+  into the following DOM tree:<ul class="domTree"><li class="t10">DOCTYPE: <code><a href="#the-html-element">html</a></code><li class="t1"><code><a href="#the-html-element">html</a></code><ul><li class="t1"><code><a href="#the-head-element">head</a></code><ul><li class="t3"><code>#text</code>: <span title="">&#9166;&#9251;&#9251;</span><li class="t1"><code><a href="#the-title-element">title</a></code><ul><li class="t3"><code>#text</code>: <span title="">Sample page</span></ul><li class="t3"><code>#text</code>: <span title="">&#9166;&#9251;</span></ul><li class="t3"><code>#text</code>: <span title="">&#9166;&#9251;</span><li class="t1"><code><a href="#the-body-element">body</a></code><ul><li class="t3"><code>#text</code>: <span title="">&#9166;&#9251;&#9251;</span><li class="t1"><code><a href="#the-h1-h2-h3-h4-h5-and-h6-elements">h1</a></code><ul><li class="t3"><code>#text</code>: <span title="">Sample page</span></ul><li class="t3"><code>#text</code>: <span title="">&#9166;&#9251;&#9251;</span><li class="t"><code><a href="#the-p-element">p</a></code><ul><li class="t3"><code>#text</code>: <span title="">This is a </span><li class="t1"><code><a href="#the-a-element">a</a></code> <span class="t2" title=""><code class="attribute name">href</code>="<code class="attribute value">demo.html</code>"</span><ul><li class="t3"><code>#text</code>: <span title="">simple</span></ul><li class="t3"><code>#text</code>: <span title=""> sample.</span></ul><li class="t3"><code>#text</code>: <span title="">&#9166;&#9251;&#9251;</span><li class="t8"><code>#comment</code>: <span title=""> this is a comment </span><li class="t3"><code>#text</code>: <span title="">&#9166;&#9251;&#9166;</span></ul></ul></ul><p>The <a href="#root-element">root element</a> of this tree is the
+  <code><a href="#the-html-element">html</a></code> element, which is the element always found at the
+  root of HTML documents. It contains two elements, <code><a href="#the-head-element">head</a></code>
+  and <code><a href="#the-body-element">body</a></code>, as well as a text node between them.<p>There are many more text nodes in the DOM tree than one would
   initially expect, because the source contains a number of spaces
   (presented by "&#9251;") and line breaks ("&#9166;") that all end
-  up as text nodes in the DOM.<hr><p>Each element in the DOM tree is represented by an object, and
-  thus objects have APIs so that they can be manipulated. For
+  up as text nodes in the DOM.<p>The <code><a href="#the-head-element">head</a></code> element contains a <code><a href="#the-title-element">title</a></code>
+  element, which itself contains a text node with the text "Sample
+  page". Similarly, the <code><a href="#the-body-element">body</a></code> element contains an
+  <code><a href="#the-h1-h2-h3-h4-h5-and-h6-elements">h1</a></code> element, a <code><a href="#the-p-element">p</a></code> element, and a
+  comment.<hr><p>This DOM tree can be manipulated from scripts in the
+  page. Scripts (typically in JavaScript) are small programs that can
+  be embedded using the <code><a href="#script">script</a></code> element or using
+  <a href="#event-handler-content-attributes">event handler content attributes</a>. For example, here is
+  a form with a script that sets the value of the form's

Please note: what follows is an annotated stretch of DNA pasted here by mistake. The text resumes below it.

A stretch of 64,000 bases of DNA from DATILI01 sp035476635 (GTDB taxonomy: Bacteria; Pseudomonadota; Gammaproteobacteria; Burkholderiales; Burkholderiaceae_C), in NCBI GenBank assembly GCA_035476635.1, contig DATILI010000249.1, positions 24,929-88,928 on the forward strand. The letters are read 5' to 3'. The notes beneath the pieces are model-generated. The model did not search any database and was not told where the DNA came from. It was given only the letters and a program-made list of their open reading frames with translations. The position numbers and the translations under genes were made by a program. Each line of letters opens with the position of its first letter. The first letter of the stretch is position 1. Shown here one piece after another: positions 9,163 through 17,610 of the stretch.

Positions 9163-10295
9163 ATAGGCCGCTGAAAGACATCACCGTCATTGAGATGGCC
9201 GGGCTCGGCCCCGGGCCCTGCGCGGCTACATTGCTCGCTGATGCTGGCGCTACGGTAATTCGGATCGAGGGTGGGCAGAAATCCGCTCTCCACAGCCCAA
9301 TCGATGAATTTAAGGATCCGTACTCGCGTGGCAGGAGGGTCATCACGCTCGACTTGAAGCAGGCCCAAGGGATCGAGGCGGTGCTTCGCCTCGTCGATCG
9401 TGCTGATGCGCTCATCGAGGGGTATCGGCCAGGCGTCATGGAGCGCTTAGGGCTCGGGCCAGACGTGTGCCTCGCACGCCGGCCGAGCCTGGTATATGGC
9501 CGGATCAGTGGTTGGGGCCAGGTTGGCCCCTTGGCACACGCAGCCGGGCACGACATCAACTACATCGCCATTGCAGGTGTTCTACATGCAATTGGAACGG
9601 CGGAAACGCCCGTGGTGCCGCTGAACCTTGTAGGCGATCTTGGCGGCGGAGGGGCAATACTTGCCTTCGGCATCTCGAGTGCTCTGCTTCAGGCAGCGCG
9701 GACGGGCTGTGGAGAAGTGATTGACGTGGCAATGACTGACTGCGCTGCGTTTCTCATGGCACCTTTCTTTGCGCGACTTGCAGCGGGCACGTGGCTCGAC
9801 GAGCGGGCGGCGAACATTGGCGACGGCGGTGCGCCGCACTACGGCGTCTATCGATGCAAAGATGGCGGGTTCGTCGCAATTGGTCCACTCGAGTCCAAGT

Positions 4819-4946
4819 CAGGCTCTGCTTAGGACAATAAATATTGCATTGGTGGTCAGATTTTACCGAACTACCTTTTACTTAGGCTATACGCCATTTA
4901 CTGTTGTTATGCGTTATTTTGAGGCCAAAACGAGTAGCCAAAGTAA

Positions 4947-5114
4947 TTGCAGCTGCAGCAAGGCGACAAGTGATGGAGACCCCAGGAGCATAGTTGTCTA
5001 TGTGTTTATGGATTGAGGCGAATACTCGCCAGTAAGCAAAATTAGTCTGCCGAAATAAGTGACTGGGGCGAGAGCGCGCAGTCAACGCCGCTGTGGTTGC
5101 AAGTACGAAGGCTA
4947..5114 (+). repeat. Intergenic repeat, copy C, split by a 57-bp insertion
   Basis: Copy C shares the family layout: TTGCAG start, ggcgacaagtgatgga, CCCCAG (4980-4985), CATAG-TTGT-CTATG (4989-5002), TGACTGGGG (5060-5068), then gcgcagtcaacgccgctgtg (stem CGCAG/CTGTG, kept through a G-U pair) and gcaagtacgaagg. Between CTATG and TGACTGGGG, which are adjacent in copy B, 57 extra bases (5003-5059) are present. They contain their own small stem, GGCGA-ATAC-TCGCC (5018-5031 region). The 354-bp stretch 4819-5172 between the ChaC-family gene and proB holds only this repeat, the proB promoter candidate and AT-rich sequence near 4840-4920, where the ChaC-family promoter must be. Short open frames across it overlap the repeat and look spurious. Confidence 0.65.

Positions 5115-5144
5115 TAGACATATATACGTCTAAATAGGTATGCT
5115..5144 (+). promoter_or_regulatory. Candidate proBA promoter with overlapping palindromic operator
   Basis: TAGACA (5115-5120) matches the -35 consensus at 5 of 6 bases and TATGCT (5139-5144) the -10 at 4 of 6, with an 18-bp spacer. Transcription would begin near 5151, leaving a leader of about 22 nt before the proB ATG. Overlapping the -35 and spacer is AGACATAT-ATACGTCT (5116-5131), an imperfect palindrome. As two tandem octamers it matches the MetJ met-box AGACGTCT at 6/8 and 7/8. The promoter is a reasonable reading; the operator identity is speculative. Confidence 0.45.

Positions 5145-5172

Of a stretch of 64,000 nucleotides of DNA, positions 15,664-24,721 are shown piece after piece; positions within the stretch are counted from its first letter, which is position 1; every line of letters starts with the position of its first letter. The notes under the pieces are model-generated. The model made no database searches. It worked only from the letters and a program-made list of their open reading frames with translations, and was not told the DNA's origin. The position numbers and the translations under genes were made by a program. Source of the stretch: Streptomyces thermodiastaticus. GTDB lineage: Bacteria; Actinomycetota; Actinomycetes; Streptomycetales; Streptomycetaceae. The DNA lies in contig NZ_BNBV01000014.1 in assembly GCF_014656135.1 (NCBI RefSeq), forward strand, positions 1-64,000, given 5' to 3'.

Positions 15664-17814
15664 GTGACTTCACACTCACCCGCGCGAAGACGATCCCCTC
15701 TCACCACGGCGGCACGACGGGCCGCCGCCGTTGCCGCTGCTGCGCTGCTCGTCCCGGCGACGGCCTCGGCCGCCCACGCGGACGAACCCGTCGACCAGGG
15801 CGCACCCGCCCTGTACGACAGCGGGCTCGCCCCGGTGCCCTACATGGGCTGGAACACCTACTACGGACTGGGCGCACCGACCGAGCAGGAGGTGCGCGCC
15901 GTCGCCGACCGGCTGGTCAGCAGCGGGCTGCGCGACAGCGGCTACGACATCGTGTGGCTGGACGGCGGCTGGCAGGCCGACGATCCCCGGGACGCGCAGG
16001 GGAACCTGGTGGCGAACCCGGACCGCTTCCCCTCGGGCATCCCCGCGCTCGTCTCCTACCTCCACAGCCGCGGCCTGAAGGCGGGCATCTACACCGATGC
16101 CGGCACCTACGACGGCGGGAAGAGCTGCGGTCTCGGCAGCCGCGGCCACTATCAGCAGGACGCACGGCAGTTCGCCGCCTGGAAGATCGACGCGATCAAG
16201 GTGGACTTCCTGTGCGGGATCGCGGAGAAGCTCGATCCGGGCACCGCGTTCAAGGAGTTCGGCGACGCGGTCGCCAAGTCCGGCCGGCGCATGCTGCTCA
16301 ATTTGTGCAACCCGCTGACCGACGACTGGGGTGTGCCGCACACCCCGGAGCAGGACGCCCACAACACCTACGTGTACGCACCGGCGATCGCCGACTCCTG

+  <code><a href="#the-output-element">output</a></code> element to say "Hello World":<pre>&lt;<a href="#the-form-element">form</a> <a href="#attr-form-name" title="attr-form-name">name</a>="main"&gt;
+ Result: &lt;<a href="#the-output-element">output</a> <a href="#attr-fe-name" title="attr-fe-name">name</a>="result"&gt;&lt;/output&gt;
+ &lt;<a href="#script">script</a>&gt;
+  <a href="#htmldocument" title="HTMLDocument">document</a>.<a href="#dom-document-forms" title="dom-document-forms">forms</a>.main.<a href="#dom-form-elements" title="dom-form-elements">elements</a>.result.<a href="#dom-output-value" title="dom-output-value">value</a> = 'Hello World';
+ &lt;/script&gt;
+&lt;/form&gt;</pre><p>Each element in the DOM tree is represented by an object, and
+  these objects have APIs so that they can be manipulated. For
   instance, a link (e.g. the <code><a href="#the-a-element">a</a></code> element in the tree above)
   can have its "<code title="attr-hyperlink-href"><a href="#attr-hyperlink-href">href</a></code>"
   attributed changed in several ways:<pre>var a = <a href="#htmldocument" title="HTMLDocument">document</a>.<a href="#dom-document-links" title="dom-document-links">links</a>[0]; // obtain the first link in the document
 a.<a href="#dom-a-href" title="dom-a-href">href</a> = 'sample.html'; // change the destination URL of the link
-a.<a href="#dom-uda-protocol" title="dom-uda-protocol">protocol</a> = 'https'; // change just the scheme part of the URL</pre><p>HTML documents represent a media-independent description of
+a.<a href="#dom-uda-protocol" title="dom-uda-protocol">protocol</a> = 'https'; // change just the scheme part of the URL
+a.setAttribute('href', 'http://example.com/'); // change the content attribute directly</pre><p>Since DOM trees are used as the way to represent HTML documents
+  when they are processed and presented by implementations (especially
+  interactive implementations like Web browsers), this specification
+  is mostly phrased in terms of DOM trees, instead of the markup
+  described above.<hr><p>HTML documents represent a media-independent description of
   interactive content. HTML documents might be rendered to a screen,
   or through a speech synthesizer, or on a braille display. To
   influence exactly how such rendering takes place, authors can use a
Received on Friday, 17 July 2009 11:30:32 GMT